I'm running twenty four hours

What do you understand by the above statement? In my languages it means I'm very busy with lot of work 24 hours a day, no time to relax. But I don't see this sentences in English. Why? Is this a wrong sentence? Are there any different ways of saying the same thing.

  • 7
    I think the standard idioms in American English are "I'm busy 24/7" (many gasoline stations & some supermarkets in the USA are open "24/7" = 24 hours a day, 7 days a week) & "I'm busy {round / around} the clock". My standard statements are "I'm always busy" & "I never have a day off". I'm not a machine, so I wouldn't describe myself as "running 24 hours".
    – user264
    Commented May 20, 2013 at 7:50
  • 1
    As side note, it's twenty-four hours.
    – apaderno
    Commented May 20, 2013 at 7:55
  • @BillFranke Okay, by reading the sentence "I'm running twenty four hours" to understand that it means busy? In other words, when you read it do you get the same meaning as "I'm busy round the clock"?
    – T2E
    Commented May 20, 2013 at 9:16
  • Yes, I understand that this is what the sentence wants to say. My wife, a nurse & native speaker of Chinese & Taiwanese, might say in English that she's "running 24 hours" because she works in a hospital, & that involves a lot of walking &, at times, actual running when a patient is in a crisis. Perhaps a lot of Americans with jobs that involve running & walking, driving, or riding a bicycle back & forth between places would say "I'm {running / on the go} 24 hours a day".
    – user264
    Commented May 20, 2013 at 9:22
  • That is not commonly used in English. It is not obvious what it means and therefore requires an explanation when speaking English. Personally, it made me think of literally running like this i.telegraph.co.uk/multimedia/archive/02299/… , for 24 hours.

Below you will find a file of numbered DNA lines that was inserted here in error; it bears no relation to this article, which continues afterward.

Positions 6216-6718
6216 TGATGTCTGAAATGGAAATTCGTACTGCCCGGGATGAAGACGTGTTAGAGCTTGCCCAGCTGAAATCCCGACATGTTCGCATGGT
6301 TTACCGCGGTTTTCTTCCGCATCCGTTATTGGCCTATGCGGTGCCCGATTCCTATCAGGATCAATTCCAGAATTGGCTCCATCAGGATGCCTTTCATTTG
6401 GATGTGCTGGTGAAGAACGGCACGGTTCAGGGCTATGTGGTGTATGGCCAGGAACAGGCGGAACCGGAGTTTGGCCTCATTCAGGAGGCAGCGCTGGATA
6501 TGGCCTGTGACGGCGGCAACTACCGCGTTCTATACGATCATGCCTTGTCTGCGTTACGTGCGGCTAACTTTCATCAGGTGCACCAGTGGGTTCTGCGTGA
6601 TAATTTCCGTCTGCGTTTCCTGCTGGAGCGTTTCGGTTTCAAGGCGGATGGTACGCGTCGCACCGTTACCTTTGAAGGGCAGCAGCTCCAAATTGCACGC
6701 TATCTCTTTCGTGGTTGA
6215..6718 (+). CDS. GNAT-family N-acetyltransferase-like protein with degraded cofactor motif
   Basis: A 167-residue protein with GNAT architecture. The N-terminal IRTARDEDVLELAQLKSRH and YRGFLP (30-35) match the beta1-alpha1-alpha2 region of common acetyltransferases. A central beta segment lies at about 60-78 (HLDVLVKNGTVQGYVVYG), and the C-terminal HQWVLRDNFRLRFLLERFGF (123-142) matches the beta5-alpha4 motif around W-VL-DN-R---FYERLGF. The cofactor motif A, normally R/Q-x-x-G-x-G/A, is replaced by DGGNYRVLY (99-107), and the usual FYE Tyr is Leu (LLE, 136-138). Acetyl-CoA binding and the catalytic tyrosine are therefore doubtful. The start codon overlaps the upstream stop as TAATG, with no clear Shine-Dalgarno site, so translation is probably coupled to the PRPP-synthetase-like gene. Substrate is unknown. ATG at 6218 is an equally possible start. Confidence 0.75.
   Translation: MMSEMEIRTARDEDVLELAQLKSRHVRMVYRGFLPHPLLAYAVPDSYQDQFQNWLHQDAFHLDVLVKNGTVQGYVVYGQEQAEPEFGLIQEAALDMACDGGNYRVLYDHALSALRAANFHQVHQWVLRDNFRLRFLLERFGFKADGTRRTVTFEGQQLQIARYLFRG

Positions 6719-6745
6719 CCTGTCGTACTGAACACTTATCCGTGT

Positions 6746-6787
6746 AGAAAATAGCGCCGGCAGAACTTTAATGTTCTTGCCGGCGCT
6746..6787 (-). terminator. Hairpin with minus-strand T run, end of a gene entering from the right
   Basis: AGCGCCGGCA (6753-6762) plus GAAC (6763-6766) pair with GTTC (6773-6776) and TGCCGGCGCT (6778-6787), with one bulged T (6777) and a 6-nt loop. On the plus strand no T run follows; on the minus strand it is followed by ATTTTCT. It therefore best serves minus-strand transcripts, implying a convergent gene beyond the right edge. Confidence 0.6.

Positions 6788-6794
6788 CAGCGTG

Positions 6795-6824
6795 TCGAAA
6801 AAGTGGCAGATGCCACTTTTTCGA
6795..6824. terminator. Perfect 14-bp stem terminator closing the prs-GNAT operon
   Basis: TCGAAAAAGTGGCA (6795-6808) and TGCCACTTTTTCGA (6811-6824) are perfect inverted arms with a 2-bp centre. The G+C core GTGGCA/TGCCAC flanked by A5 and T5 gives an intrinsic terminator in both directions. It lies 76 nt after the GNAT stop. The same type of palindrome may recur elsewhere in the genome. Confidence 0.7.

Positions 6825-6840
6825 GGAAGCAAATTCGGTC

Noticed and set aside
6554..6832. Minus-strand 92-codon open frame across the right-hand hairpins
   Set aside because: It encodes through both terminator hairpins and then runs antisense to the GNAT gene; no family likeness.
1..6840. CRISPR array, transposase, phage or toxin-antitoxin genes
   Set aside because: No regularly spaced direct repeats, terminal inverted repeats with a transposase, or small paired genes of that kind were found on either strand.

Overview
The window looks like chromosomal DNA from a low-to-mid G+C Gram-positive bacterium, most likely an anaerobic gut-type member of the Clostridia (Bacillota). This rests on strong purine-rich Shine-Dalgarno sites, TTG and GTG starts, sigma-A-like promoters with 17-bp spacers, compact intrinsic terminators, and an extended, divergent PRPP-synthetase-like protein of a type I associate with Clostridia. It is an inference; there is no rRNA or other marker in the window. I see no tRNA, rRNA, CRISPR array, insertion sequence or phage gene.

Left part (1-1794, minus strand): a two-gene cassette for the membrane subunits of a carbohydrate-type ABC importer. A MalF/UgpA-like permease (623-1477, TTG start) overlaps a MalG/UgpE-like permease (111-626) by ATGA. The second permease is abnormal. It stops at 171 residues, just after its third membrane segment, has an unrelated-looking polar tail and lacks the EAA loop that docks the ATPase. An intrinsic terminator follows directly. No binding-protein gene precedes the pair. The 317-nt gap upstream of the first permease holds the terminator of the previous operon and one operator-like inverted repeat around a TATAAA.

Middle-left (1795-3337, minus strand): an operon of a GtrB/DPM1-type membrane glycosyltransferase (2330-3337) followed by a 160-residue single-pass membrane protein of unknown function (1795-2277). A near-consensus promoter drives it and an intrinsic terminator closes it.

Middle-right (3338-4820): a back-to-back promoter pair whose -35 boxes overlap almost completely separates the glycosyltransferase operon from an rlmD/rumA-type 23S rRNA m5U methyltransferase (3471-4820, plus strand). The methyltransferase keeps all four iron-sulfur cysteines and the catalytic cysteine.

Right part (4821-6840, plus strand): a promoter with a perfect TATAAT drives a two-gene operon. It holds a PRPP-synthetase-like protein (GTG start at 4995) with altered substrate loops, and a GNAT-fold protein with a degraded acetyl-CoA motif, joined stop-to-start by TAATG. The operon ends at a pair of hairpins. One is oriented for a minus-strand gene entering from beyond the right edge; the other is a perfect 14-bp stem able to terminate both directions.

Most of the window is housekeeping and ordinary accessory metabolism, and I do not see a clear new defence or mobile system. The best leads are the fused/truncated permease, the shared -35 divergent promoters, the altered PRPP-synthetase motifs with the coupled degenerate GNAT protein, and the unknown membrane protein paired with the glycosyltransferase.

– Tristan
    Commented May 28, 2013 at 15:25

2 Answers 2


I think that a native English speaker would probably understand the intention behind that sentence, but it is not idiomatic English. Although a similar sentence, "I have been running all day," is idiomatic. I'm not entirely sure why one form is used and the other is not.


Possible alternatives are:

I haven't had a moment's rest 249 results

I haven't had a moment's peace 2,360 results

I haven't had a break 1,650 results

The first idiom is less popular but in my opinion describes more accurately the idea of working 24 hours a day.

Not to have "a moment's peace", on the other hand, is slightly ambiguous. It could also mean you were stuck in a noisy situation for hours on end. Peace in that context makes me think of: "peace and quiet".

The last idiom is again ambiguous, left alone it could mean you haven't had a holiday or a weekend off in a long time. "I haven't had a break all day" works well.

I've been on my feet (all day) 15,200 results, sounds more natural than "I've been running all day" as Tristan pointed out, it could mean a sports person training fanatically.

Nowadays, I suspect many might say: I've been busy twenty-four seven (24/7). It's not an expression I ever heard in my childhood, and not one I personally use, but it is unambiguous.

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